I am so lucky to get to read your thoughts every day (also I am all caught up on replying to comments!) and I really appreciate every one who takes the time to stop by and say hi to me. This week, I got this insightful comment from the ladies at We Heart YA on my review of the much-discussed novel September Girls by Bennett Madison:
This book... is an interesting case study, we think. As you say, it's more literary than commercial, but the marketing hasn't really explained it well, so readers go in with different expectations. Furthermore, what is the target audience for a book like this? Not the typical YA readers, it would seem. And yet so many YA authors have praised it, so... where's the disconnect? We don't necessarily have the answers, but we feel like someone should. And perhaps the fact that no one seems to be really clear on it is the reason it's such a polarizing read.I originally requested the book because I saw that Maggie Stiefvater praised it. The book also got starred reviews from Kirkus and Publishers Weekly. But it has been largely eviscerated by the YA book blogging community. What is going on here? Personally this was a great lesson to me to trust my instincts and to wait on the opinions of people I trust more because the bloggers who did write about this are ones who I have a connection with and whose views on books I implicitly trust.
I've stopped requesting so many books as I'm trying to cut back on that but I do have two to mention this week. First up is The Sword Dancer by Jeannie Lin, received for review from the author actually a while ago but I forgot to spotlight it. Review is coming in June. I really enjoy Lin's writing so I have high expectations for this one.
The other is Tumble and Fall by Alexandra Coutts. I'm so surprised to have been approved for this on Netgalley! This is one I've seen on a ton of WOW posts and while I have serious love for the cover, I'm not entirely sure it matches the plot summary; we'll see. This is scheduled to release September 17 so a review will be posted closer to the release date.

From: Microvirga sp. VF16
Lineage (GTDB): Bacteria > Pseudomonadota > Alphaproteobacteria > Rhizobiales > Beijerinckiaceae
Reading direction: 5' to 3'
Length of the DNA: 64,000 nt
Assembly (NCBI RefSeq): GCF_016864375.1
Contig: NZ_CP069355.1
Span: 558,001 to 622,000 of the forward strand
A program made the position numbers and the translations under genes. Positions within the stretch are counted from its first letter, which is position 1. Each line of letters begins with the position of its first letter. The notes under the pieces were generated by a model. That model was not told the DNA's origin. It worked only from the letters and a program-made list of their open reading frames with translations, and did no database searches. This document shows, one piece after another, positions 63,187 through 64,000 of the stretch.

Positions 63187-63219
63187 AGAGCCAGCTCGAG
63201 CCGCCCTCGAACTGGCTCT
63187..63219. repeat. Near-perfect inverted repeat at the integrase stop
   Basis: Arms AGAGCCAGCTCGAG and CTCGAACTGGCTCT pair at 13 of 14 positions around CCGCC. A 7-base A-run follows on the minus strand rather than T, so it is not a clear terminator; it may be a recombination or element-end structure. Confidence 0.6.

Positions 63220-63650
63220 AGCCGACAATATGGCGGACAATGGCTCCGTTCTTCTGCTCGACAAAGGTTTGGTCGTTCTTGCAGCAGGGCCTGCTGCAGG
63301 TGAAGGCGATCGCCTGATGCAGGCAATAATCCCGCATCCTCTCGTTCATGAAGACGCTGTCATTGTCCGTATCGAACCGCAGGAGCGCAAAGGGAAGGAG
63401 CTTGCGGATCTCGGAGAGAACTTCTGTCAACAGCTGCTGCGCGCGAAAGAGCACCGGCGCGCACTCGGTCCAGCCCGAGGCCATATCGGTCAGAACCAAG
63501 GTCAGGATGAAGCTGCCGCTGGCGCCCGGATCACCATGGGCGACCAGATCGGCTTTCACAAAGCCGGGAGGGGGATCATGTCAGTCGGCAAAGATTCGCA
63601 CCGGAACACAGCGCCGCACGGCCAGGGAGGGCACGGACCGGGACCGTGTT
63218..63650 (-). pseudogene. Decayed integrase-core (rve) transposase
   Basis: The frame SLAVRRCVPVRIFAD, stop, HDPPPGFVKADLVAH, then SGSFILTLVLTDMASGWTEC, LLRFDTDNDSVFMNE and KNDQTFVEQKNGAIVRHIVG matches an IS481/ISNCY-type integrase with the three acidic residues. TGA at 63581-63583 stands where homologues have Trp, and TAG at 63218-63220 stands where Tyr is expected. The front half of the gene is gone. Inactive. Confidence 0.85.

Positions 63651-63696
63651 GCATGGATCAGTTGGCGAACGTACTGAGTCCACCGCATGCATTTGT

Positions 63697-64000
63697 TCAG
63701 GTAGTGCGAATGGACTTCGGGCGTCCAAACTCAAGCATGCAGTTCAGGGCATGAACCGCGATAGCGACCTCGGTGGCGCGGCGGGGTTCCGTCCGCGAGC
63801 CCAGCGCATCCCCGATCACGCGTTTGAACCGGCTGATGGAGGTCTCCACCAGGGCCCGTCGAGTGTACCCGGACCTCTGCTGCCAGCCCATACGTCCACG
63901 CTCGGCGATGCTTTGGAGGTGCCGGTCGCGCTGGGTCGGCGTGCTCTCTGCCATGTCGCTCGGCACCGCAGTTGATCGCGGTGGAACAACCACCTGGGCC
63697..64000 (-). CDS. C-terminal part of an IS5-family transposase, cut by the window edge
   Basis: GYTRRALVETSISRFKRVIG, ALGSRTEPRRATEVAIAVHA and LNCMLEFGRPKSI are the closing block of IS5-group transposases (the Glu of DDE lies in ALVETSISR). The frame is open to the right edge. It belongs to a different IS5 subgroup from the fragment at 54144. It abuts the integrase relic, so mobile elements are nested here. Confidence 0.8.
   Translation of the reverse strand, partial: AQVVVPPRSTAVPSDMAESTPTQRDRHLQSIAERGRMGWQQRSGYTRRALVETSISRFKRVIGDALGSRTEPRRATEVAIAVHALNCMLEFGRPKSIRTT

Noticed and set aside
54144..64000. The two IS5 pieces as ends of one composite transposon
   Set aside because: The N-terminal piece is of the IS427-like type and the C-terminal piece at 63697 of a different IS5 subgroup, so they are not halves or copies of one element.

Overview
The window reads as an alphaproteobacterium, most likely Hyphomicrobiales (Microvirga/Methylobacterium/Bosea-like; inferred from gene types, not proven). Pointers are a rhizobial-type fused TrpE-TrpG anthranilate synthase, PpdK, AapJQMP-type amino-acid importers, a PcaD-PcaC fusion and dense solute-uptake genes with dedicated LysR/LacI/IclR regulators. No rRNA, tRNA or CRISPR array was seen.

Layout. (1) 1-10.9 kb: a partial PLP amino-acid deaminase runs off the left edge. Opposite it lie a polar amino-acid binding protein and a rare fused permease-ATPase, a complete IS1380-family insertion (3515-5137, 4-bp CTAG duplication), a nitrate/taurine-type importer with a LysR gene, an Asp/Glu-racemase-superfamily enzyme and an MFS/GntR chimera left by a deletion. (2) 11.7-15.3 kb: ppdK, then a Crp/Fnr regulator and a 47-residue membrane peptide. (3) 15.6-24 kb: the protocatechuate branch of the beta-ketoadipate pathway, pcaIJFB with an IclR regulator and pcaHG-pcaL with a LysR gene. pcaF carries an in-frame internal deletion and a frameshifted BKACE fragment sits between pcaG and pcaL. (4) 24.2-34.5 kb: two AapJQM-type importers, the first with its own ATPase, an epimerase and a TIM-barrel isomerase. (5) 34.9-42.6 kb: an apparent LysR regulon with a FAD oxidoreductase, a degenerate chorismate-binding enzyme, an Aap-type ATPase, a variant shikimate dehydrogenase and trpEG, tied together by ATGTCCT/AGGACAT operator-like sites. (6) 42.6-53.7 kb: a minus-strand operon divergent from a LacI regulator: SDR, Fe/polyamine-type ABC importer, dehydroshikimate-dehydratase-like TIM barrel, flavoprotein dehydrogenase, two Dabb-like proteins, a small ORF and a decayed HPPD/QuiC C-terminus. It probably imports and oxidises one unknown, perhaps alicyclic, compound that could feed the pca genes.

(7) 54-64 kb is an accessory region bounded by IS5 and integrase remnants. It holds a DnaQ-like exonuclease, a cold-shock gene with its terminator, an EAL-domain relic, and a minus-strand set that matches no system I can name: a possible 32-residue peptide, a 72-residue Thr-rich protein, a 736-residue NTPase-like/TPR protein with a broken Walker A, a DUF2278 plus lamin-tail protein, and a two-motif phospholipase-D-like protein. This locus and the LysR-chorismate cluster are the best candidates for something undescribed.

I hit a bit of a wall this week and responded by reading non-review books: Lean In by Sheryl Sandberg (the facebook COO), Mr. Monk Gets Even by Lee Goldberg (the fifteenth and the last one he will write), and Bread and Wine by Shauna Niequist. None of these books are YA and I don't feel like I have much to write about them but I can tell you that I enjoyed reading them immensely. I think I gave them all 5 stars and I've talked about them with people in real life actually. If you have any thoughts or would like to know more, leave me a comment. I have two more books I plan to read without necessarily reviewing: Quiet by Susan Cain about introverts and Without a Summer by Mary Robinette Kowal, the third book in her fantasy series that draws a bit from Jane Austen but is also increasingly standing on its own. I believe I reviewed the first two books but I may or may not review this third.
Week to Come:
Dare You To by Katie McGarry-although Pushing the Limits wasn't a fave of mine, I was still invested enough to check out this second book; did I like it more?
The Flame in the Mist by Kit Grindstaff appears to be a standalone fantasy-worth checking out just for that!
The Tell-Tale Start by Gordon McAlpine is the first book in a new MG series featuring a brilliant set of twins
Once Upon a Prince by Rachel Hauck features a killer concept about an ordinary American falling in love with a prince-how could I resist?
The Girl with the Iron Touch by Kady Cross is the third book in the Steampunk Chronicles-I have been eagerly anticipating it!
The S Word by Chelsea Pitcher or Without a Summer by Mary Robinette Kowal-not sure which I'll have the motivation to read and blog about